Wife of former inmate settles lawsuit

Near-fatal seizures at regional jail led to brain damage

The wife of a former jail inmate who suffered near-fatal seizures while he was in custody at the Northwestern Regional Adult Detention Center in Winchester has been awarded $2.7 million in a lawsuit settled in U.S. District Court in Roanoke.

The plaintiff, Suzanne Boren, who filed the suit on behalf of her husband Rockie Harold Watts, argued through her attorneys that the failure of the jail staff to provide her husband with adequate and timely medical care for the seizure left him with severe brain damage.

The settlement, approved by Judge Michael F. Urbanski, requires Boren to drop her claims against the jail authority and eight jail employees, including the former superintendent and several nurses.

Boren, who is identified in the lawsuit as “guardian of the person and conservator of the estate of Rockie Harold Watts,” asked for $37.2 million in punitive damages plus $3 million in compensatory damages when she filed the suit in February 2013.

The suit’s complaint states that Watts “is now completely dependent upon others for all his activities of daily living, and he is unable to eat, stand, walk or toilet himself, among other deficits, and he now requires 24-hour care for the rest of his life” as a result of improper medical care by the jail staff.

It took a defibrillator and other emergency measures to revive Watts’ heart after he was taken by ambulance to Winchester Medical Center at 12:09 a.m. on May 6, 2012, according to the complaint.

Court documents say that Winchester police arrested Watts hours earlier and charged him with profane swearing and public intoxication. He suffered the first of several seizures in the jail at 9:50 p.m., according to court documents.

Watts suffered three more seizures before jail staff called for an EMS crew to provide him with emergency care, the complaint states.

The complaint identifies Watts’ disability as hypoxic encephalopathy, a condition caused by “severe metabolic acidosis that had built up” during the hours of untreated seizures.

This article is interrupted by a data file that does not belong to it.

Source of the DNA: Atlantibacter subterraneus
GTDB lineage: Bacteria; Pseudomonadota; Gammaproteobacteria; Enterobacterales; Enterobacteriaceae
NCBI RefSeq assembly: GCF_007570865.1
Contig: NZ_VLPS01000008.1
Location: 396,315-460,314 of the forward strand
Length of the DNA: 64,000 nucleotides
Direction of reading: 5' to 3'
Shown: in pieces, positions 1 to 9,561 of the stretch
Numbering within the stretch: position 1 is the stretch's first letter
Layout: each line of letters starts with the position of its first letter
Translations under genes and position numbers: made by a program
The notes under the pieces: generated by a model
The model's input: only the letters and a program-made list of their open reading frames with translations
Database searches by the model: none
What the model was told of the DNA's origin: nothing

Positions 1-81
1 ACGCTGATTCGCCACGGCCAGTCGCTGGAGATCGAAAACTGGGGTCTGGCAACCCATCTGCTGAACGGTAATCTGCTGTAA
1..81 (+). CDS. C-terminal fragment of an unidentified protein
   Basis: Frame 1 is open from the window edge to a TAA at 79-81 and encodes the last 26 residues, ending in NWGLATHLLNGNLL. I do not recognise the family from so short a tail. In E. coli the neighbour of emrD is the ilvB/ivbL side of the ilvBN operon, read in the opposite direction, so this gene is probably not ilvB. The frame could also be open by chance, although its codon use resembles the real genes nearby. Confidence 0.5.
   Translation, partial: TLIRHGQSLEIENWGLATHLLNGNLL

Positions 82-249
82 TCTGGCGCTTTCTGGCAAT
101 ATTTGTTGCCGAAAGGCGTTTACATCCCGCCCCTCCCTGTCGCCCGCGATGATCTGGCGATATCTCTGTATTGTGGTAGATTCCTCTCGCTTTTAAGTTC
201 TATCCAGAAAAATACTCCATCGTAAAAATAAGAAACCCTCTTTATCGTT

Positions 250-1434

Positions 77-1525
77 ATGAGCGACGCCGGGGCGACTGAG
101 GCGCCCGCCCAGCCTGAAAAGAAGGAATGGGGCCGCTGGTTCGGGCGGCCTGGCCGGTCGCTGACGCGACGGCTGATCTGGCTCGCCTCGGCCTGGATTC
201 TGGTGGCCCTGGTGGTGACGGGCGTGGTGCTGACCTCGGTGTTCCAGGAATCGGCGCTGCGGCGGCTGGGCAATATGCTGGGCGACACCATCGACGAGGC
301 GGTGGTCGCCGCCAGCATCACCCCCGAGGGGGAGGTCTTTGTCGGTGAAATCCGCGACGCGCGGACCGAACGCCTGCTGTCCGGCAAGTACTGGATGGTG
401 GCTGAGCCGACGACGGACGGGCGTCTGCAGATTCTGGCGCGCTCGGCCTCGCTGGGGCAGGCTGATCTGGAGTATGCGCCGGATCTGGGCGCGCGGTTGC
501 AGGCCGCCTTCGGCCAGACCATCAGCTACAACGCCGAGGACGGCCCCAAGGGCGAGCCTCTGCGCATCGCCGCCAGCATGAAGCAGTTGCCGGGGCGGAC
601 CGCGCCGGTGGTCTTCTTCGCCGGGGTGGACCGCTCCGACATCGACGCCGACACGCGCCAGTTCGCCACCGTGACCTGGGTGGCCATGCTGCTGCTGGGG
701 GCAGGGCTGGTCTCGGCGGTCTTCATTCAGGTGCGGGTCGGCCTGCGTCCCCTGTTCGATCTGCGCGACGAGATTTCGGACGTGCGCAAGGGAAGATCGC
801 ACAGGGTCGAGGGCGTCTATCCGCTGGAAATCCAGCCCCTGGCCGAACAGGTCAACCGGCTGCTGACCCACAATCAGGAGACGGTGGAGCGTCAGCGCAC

Phone calls to attorneys representing both sides in the lawsuit were not returned. A call to James Whitley, the current jail superintendent, was also not returned.

John Riley, the chairman of the jail authority and Frederick County Executive, said he had not seen the settlement as of Tuesday.

“The jail board was briefed at its meeting last week in a closed session as to its status,” Riley said of the lawsuit. “To the superintendent’s knowledge, it was going to be settled.”

A disbursement schedule filed with Urbanski’s order approving the settlement shows that Boren’s Richmond-based lawyers will receive $1.269 million of the $2.7 million. Other costs, including unpaid medical bills, left $905,491 for a special needs trust for Watts. A handwritten note on the disbursement schedule states that the Watts’ trust share of the settlement could increase to $1 million after a “possible” reduction in part of the outstanding medical bills and a reduction in plaintiff attorneys’ fees.

A receipt filed with other court documents states that the money awarded to Boren was paid through the state’s Division of Risk Management and the Virginia Association of Counties Group Self-Insurance Risk Pool, two agencies that provide insurance to local governments.

“To my knowledge, no taxpayer funds have gone into this,” Riley said of the settlement.

Contact staff writer Joe Beck at 540-465-5137 ext. 142, or jbeck@nvdaily.com

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